At the height of Devil Without A Cause’s success, the Kid headlined Madison Square Garden. Upon each return, the size of the venues has been inversely proportional to his popularity, much to the delight of those who can get tickets. To facilitate his return to the club circuit, Rock’s left behind his lavish, multi-level stage set. Without his customary theatrics, Rock and the Twisted Brown Trucker Band crammed onto the Irving Plaza stage and concentrated on his unique mix of rap, metal, country and southern rock.

Dressed for the occasion, Rock bounded onto the stage clad in a brilliant white suit that accentuated the savior like pose he kept striking during “Rock N Roll Jesus.” Sharp as it may have been, his attire didn’t make it past the opening number. After basking in the cheers of the crowd, who were all ridiculously psyched to be seeing Detroit’s native son in a tiny venue, Rock soon stripped off the formal wear, playing most the set bare chested. Rock truly seemed at home in the club setting. If he weren’t on stage, he’d probably be just as happy rocking out with the crowd.

With a sly grin, Rock asked if anyone had been to the record store today. An apt way to put it as Rock N Roll Jesus is one of the rare new releases not available through iTunes. His new batch of songs are the typical pastiche of genres that people have come to expect from a Kid Rock album and he dedicated a healthy portion of the show to them. The salacious “So Hott” fits right in with Rock’s other boastful anthems and on “All Summer Long,” which continues his long-running love affair with Lynyrd Skynyrd, Rock touts the praises of constantly listening to “Sweet Home Alabama” while the TBT band works a riff ridiculously similar to Warren Zevon’s “Werewolves Of London.” Of the other new songs, “Sugar” is one of Kid’s generic self-referential rap-rock come-ons and “Amen” simmers with gospel-tinged passion but “Roll On” is shockingly and disappointingly poppy.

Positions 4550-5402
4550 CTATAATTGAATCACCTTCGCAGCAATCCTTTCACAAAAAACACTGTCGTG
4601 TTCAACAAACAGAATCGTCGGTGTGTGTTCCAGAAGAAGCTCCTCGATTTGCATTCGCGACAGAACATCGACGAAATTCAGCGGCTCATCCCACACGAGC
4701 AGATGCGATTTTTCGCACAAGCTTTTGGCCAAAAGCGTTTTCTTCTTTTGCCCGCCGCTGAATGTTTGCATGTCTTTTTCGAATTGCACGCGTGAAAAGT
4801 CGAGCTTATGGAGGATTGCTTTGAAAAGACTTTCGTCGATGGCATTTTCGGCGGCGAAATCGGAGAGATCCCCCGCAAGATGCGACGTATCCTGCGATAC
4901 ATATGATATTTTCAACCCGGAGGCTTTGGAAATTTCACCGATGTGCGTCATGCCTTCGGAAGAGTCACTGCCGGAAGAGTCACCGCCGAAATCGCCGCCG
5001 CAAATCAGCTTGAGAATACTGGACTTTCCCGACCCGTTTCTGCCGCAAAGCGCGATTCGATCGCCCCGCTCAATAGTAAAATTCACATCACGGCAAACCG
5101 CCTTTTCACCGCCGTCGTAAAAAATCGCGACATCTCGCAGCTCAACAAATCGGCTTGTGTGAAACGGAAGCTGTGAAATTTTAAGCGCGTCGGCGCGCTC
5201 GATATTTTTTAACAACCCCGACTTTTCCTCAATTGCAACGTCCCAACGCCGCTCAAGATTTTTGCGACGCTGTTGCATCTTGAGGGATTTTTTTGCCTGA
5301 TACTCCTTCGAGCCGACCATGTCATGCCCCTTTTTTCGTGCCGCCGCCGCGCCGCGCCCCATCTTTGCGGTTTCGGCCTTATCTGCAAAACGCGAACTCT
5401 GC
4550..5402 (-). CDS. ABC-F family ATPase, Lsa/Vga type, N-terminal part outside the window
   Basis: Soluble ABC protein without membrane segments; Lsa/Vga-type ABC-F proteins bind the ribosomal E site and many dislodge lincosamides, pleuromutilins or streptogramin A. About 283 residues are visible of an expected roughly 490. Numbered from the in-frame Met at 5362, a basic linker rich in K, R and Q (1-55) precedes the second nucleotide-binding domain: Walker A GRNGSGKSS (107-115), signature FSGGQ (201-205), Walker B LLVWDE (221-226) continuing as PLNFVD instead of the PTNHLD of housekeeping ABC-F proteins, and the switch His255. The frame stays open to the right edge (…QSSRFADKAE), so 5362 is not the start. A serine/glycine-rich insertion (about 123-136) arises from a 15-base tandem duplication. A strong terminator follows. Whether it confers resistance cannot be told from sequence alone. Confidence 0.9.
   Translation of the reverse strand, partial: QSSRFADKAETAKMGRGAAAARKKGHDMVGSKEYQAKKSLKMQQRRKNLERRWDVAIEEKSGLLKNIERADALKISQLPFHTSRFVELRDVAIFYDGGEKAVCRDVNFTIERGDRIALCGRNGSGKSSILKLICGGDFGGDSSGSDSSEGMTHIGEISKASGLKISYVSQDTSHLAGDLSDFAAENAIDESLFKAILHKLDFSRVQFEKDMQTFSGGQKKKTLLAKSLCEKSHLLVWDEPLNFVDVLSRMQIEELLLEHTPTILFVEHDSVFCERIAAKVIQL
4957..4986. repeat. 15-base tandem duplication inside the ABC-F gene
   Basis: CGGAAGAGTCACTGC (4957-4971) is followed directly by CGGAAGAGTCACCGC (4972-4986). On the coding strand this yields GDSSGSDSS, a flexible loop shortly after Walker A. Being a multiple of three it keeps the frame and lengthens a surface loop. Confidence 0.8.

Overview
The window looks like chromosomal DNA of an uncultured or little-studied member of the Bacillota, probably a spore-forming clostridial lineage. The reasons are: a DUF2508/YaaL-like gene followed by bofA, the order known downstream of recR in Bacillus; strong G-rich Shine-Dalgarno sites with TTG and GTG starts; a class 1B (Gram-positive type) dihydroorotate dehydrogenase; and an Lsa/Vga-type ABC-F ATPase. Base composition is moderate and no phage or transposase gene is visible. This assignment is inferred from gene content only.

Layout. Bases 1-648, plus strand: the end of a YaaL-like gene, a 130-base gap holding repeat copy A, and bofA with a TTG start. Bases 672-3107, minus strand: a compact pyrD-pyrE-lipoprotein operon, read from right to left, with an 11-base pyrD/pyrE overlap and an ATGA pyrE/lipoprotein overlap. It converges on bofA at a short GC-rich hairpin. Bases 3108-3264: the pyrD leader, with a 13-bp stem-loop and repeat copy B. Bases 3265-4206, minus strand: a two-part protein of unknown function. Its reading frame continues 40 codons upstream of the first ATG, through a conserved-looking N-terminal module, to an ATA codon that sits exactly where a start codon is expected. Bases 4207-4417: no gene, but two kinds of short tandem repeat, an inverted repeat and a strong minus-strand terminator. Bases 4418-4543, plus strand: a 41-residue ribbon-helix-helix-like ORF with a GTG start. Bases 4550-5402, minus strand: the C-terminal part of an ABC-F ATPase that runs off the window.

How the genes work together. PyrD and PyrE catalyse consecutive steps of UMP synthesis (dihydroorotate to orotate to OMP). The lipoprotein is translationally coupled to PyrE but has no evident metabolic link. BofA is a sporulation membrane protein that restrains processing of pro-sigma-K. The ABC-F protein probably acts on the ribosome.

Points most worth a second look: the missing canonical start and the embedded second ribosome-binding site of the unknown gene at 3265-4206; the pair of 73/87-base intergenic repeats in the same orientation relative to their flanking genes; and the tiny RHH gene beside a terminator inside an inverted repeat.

Even before concluding “Welcome 2 The Party,” his signature welcoming tune, Rock had the crowd by the proverbial balls, spending the rest of the night urging them to wave their hands (and middle fingers) in the air while plowing through rowdy rap-metal classics like “Devil Without A Cause,” “You Never Met A Motherfucker Quite Like Me” and a pulsating “I Am The Bullgod.” Rock’s in-your-face, boastfully confrontational songs provide a cathartic release and the crowd lustily joined in on any opportunity to shout profanities at loud decibels. “Cocky” and “American Badass,” with their multiple namechecks of Rock’s favorite bands, also prompted similarly rowdy responses.